My cousin sister’s driver in Kolkata has been missing from work since the past two days. His father, an aging 70 plus man tried to molest his daughter, a 11-year-old in their home. The young girl, whose anguished screams caused him to be caught red-handed, has claimed in her report to the local cops that her grandfather had touched her inappropriately on several occasions. As the case goes to Court today, the victim’s paternal grand-mother has tried to hang herself and her brothers are alleging it is all the young girl’s wicked imagination in an attempt to cause trouble in the family. It’s perhaps hard for them to digest how a grandfather can try and have sex with a child whom he carried home from the hospital in his arms and saw growing up before his own eyes.
In its 2013 report, India’s Hell Holes: Child Sexual Assault in Juvenile Justice Homes, the Asian Centre for Human Rights held that sexual offenses against children in India have reached epidemic proportion. The report claimed that more than 48,000 child rape cases were recorded from 2001 to 2011 and that India saw an increase of 336% of child rape cases from 2001 (2,113 cases) to 2011 (7,112 cases). According to a 2007 study by the Indian Government, of nearly 12,500 children from across India, 53% of children - boys and girls were equal victims of sexual abuse. I salute the courage of my sister’s driver who has single-handedly taken on his whole family and in the interest of protecting his child above all else has filed a police case. Perhaps, this is the beginning of change. A father pitted against another father. A family divided, fighting to save his child first.
Why is child sex abuse always shrouded in a suffocating silence, even as most of the perpetrators are within the same family? Is it because we are scared of the family being singled out? What about making sex education compulsory as part of the school curriculum? How is discussing sexual topics with our children taboo even as we hand them out the latest electronic gadgets and freely allow them to watch adult content on TV and in movies – the way most Indian parents avoid intimacy in front of them, squeamish and immature about touch, let alone discuss the topic freely and frankly. Instead we teach them fear. Make sex the enemy. Confuse consent with coercion. When the rot is deep within us. The stench arising from the disfigured genitals of our daughters – not even the smallest ones spared. What happens to a child who has been raped or molested? Who whimpers on a hospital bed? What becomes of her future? Who will pay for her treatment? Which school will admit her? Will she have friends who invite her to birthday parties? Will her father ever click selfies with her and instantly update them on social media? Will she ever get married? Can she bear children? Will she hang herself? Will some local/village panchayat decide her fate? Has rape made us immune, somewhere deep within?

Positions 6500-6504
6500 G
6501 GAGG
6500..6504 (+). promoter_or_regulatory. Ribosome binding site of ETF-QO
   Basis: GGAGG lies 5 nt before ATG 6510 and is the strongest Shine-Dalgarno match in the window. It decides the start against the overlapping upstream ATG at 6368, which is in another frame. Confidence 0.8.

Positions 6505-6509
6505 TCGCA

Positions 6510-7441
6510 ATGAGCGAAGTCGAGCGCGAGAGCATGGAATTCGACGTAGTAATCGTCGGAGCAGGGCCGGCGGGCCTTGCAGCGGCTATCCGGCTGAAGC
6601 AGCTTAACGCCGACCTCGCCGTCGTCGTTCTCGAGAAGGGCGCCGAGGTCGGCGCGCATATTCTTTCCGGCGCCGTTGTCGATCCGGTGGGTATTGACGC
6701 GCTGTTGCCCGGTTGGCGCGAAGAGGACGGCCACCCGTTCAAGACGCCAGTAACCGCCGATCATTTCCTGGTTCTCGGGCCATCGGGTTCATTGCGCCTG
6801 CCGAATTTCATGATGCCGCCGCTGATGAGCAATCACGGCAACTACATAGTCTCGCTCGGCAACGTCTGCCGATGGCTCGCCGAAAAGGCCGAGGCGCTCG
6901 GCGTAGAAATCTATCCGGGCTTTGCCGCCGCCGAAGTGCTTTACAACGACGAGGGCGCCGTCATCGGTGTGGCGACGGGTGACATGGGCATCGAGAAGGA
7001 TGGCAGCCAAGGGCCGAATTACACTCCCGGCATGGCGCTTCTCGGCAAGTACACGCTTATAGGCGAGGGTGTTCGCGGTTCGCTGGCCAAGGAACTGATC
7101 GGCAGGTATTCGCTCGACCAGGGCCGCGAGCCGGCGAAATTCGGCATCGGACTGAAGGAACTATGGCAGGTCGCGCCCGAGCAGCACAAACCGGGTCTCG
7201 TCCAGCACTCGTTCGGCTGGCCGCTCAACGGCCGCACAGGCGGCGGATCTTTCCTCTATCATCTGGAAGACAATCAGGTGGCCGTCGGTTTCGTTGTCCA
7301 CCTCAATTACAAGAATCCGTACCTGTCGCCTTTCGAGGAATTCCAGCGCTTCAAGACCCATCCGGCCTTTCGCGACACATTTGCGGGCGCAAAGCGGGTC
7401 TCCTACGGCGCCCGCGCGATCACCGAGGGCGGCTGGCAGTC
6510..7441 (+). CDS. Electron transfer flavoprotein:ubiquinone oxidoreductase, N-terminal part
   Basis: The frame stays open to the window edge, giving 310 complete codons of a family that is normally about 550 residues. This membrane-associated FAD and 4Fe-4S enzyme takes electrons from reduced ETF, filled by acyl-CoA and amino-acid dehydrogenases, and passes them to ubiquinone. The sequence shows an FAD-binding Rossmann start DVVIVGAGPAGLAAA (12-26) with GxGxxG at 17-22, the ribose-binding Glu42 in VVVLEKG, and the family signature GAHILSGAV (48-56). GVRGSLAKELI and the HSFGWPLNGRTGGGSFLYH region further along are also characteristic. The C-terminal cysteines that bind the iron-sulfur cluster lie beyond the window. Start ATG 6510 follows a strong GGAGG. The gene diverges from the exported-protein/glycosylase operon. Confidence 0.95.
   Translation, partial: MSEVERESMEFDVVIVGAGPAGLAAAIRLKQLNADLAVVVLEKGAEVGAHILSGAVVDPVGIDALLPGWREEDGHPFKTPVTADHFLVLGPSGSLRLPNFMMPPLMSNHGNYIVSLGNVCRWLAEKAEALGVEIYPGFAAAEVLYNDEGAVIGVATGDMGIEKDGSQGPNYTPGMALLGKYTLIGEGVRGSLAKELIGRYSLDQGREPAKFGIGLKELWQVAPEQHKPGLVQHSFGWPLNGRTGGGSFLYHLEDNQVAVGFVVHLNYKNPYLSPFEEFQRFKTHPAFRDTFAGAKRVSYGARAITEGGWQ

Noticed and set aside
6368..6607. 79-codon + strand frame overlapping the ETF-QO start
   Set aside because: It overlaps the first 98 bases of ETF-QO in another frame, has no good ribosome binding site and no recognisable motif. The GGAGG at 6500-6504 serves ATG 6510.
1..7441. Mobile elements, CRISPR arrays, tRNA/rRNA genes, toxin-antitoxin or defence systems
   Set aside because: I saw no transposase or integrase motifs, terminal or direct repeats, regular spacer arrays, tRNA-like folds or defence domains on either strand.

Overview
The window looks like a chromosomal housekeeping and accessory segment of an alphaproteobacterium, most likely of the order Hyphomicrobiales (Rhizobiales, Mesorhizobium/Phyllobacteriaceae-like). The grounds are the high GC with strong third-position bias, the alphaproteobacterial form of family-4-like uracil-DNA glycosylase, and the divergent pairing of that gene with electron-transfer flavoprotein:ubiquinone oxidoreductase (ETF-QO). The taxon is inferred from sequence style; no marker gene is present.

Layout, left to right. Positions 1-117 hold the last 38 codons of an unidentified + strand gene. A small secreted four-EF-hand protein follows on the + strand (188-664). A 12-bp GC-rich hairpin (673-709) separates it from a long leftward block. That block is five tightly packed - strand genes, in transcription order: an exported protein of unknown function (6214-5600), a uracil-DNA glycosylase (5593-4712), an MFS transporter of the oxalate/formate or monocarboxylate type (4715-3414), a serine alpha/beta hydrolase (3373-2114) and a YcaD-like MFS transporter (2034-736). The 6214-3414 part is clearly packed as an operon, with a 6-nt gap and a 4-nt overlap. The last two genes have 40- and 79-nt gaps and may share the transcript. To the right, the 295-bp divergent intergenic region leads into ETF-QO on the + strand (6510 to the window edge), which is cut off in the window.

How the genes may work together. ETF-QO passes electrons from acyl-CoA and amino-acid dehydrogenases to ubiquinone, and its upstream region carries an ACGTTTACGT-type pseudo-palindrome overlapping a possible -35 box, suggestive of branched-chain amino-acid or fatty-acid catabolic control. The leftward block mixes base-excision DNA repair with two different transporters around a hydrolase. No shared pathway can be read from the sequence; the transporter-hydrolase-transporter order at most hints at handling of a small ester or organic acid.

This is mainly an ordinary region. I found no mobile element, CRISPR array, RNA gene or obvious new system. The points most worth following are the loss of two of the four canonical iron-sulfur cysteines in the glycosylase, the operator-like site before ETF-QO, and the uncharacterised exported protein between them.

This level of apathy despite the shocking statistics. In 1998, the NGO, Recovery and Healing from Incest (RAHI) conducted India’s first study of child sexual abuse, with a survey of 600 English-speaking middle and upper-class women, 76% of whom claimed had been abused in childhood or adolescence, 40% by at least one family member, most commonly an uncle or cousin. In 2007, the Indian government conducted a survey of 1,25,000 children in 13 states. Of the children interviewed, more than half (53%) confessed to being subjected to one or more forms of sexual abuse. More than 20 % of those interviewed added that they were subjected to severe forms of abuse. Of those who said they were sexually abused, 57% were boys. Cut to 2013, the Human Rights Watch Report “Breaking the Silence” presented a full 82-page report, replete with case studies and expert comments, which proved that child sexual abuse in homes, schools and institutions for care and protection of children is common.
Which ‘bachpan’ can we salvage? Which child do we sacrifice? What does this pretense of ‘Beti Bachao’ even signify in a nation where fathers rape their own kids? Have we immortalized rape victims when they cease to live? Will we light candles and hold ‘morchas’, if they lived and breathed?